Research Results

The world's first success in photographing the division of a fertilized egg of a plant!

Real-time Observation of Plant Cells FY2017

photo: Kitagawa Hiroshi
Tetsuya Higashiyama (Professor, WPI Institute of Transformative Bio-Molecules, Nagoya University)
The Dynamic Mechanism of and Fundamental Technology for Biological System "Dynamic System of Pollen Tube Guidance" Researcher (2007-2011)
"HIGASHIYAMA Live-Holonics Project" Research Director (2010-2016)

The live imaging technology to observe the cell division process of a plant fertilized egg

A fertilized egg of an animal can be easily removed, and the process of cell division can be observed alive. However, a fertilized egg of a plant cannot be removed and observed alive since it lies deep inside of a pistil. No one has ever seen the fertilization process or the cell division process of an angiosperm, a flowering plant.

Professor Tetsuya Higashiyama developed a system that enables the real-time observation (live imaging) of a living fertilized egg through the ERATO project, and succeeded in taking the world's first live images that clearly show the fertilized egg of a plant dividing to form an embryo. The motto of this project is to establish the"live cell (living cell) biology", in which living cells and molecules of multicellular organisms can be flexibly manipulated and analyzed under a microscope Professor Tetsuya Higashiyama stated that it was his very big goal to observe and explore interactions between components and the whole of a living body with the live cell technology.

Live imaging of fertilized egg division and embryogenesis of Arabidopsis thaliana


A fertilized egg divides to form an embryo and a suspensor. The sections indicated in green represent the cell nucleus and those in pink represent the cell membrane. Embryonic cells divide to form globular tissue changing the direction of division, while suspensor cells divide along the longitudinal direction only to form a rod-shaped tissue.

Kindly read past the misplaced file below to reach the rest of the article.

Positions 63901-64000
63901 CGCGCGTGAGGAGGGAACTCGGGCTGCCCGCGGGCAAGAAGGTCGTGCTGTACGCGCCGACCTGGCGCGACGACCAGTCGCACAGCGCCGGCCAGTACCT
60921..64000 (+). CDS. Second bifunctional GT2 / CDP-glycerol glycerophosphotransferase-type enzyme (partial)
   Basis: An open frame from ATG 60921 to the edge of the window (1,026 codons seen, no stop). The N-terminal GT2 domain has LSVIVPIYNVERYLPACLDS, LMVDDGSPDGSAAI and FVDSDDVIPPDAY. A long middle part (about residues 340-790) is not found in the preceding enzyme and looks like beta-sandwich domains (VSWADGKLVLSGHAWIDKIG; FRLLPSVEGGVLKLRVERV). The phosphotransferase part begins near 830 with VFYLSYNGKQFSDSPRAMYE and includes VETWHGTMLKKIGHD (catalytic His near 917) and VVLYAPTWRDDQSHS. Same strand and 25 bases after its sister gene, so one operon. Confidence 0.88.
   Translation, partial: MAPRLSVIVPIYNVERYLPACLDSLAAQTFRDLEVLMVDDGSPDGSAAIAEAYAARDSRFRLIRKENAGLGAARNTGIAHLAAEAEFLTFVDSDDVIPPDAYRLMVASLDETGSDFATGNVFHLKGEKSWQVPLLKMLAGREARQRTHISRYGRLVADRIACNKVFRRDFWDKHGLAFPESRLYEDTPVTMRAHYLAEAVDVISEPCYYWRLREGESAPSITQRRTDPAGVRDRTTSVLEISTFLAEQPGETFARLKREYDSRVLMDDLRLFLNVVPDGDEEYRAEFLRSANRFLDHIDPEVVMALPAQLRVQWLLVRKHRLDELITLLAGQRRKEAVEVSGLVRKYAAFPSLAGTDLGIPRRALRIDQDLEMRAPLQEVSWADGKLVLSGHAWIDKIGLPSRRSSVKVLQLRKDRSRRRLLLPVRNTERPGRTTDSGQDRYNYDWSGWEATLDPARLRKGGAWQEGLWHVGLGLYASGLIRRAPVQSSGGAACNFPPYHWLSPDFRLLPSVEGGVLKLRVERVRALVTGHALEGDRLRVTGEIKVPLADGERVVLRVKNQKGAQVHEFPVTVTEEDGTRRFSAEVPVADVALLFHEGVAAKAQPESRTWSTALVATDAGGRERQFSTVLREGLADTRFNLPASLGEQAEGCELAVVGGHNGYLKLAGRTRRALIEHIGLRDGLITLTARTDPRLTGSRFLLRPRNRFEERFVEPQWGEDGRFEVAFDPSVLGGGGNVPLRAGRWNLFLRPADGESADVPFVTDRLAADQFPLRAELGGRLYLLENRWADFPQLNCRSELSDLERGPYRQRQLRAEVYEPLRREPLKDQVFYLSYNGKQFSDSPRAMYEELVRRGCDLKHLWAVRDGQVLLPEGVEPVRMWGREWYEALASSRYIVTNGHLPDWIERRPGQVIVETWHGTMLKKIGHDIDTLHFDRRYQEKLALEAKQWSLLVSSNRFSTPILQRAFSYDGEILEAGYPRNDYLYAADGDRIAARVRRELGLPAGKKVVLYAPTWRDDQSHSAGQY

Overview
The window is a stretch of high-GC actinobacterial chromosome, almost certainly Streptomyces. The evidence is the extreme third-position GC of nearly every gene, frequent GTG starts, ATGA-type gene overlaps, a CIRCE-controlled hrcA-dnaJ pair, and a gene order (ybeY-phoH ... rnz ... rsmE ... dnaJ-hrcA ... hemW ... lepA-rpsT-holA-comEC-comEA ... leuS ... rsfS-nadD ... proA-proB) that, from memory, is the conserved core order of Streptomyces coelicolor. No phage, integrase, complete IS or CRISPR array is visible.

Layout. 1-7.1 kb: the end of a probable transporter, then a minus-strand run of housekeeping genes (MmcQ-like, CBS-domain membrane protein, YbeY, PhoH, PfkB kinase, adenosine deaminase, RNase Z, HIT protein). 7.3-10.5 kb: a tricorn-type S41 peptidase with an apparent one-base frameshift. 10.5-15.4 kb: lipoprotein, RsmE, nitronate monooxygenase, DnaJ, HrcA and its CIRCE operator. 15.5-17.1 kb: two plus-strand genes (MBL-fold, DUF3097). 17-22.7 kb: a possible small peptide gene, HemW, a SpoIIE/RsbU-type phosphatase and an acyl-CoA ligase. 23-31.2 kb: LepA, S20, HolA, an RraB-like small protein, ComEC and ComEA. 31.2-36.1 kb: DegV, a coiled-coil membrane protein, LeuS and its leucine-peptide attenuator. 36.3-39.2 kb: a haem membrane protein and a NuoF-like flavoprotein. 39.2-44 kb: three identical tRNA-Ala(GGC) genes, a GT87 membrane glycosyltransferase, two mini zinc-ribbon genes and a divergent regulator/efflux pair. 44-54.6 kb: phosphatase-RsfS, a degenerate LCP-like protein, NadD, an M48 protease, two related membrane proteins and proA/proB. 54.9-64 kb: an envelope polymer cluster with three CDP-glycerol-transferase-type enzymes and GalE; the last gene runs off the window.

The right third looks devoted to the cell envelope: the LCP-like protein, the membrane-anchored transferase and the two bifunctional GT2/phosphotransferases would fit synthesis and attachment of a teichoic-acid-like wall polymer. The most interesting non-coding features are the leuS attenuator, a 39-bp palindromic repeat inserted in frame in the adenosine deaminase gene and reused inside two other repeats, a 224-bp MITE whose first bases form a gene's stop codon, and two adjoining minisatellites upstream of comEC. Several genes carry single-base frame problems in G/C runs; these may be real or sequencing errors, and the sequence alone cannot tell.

Laser microscope and micro devices that support the study

The two main pillars, "laser microscope" and "micro devices", played an important role in the study. Professor Higashiyama organized a project team consisting of experts in various fields including optical equipment, engineering, and information science.

A laser microscope uses a laser beam with a shorter wavelength and higher rectilinearity than the visible light of an optical microscope, allowing the acquisition of sharper and more high-contrast images. This laser beam also enables cell manipulation; for example, it can destroy target cells or parts of cells, allowing the investigation of cell functions. The other main pillar is the application of new micro devices produced by micromachining technologies. Micro devices, tiny devices called"tip,"are produced by engineering technologies, and have made it possible to grow plant cells in a form that is appropriate for effective culture/observation. The latest micropillar arrays (a structure in which many tiny pillars are arranged at uniform distances) have a flexible structure, which enables the observation of delicate changes in the cells.

The discovery of the "cell regenerative ability" and "new cell fusion phenomenon" of plants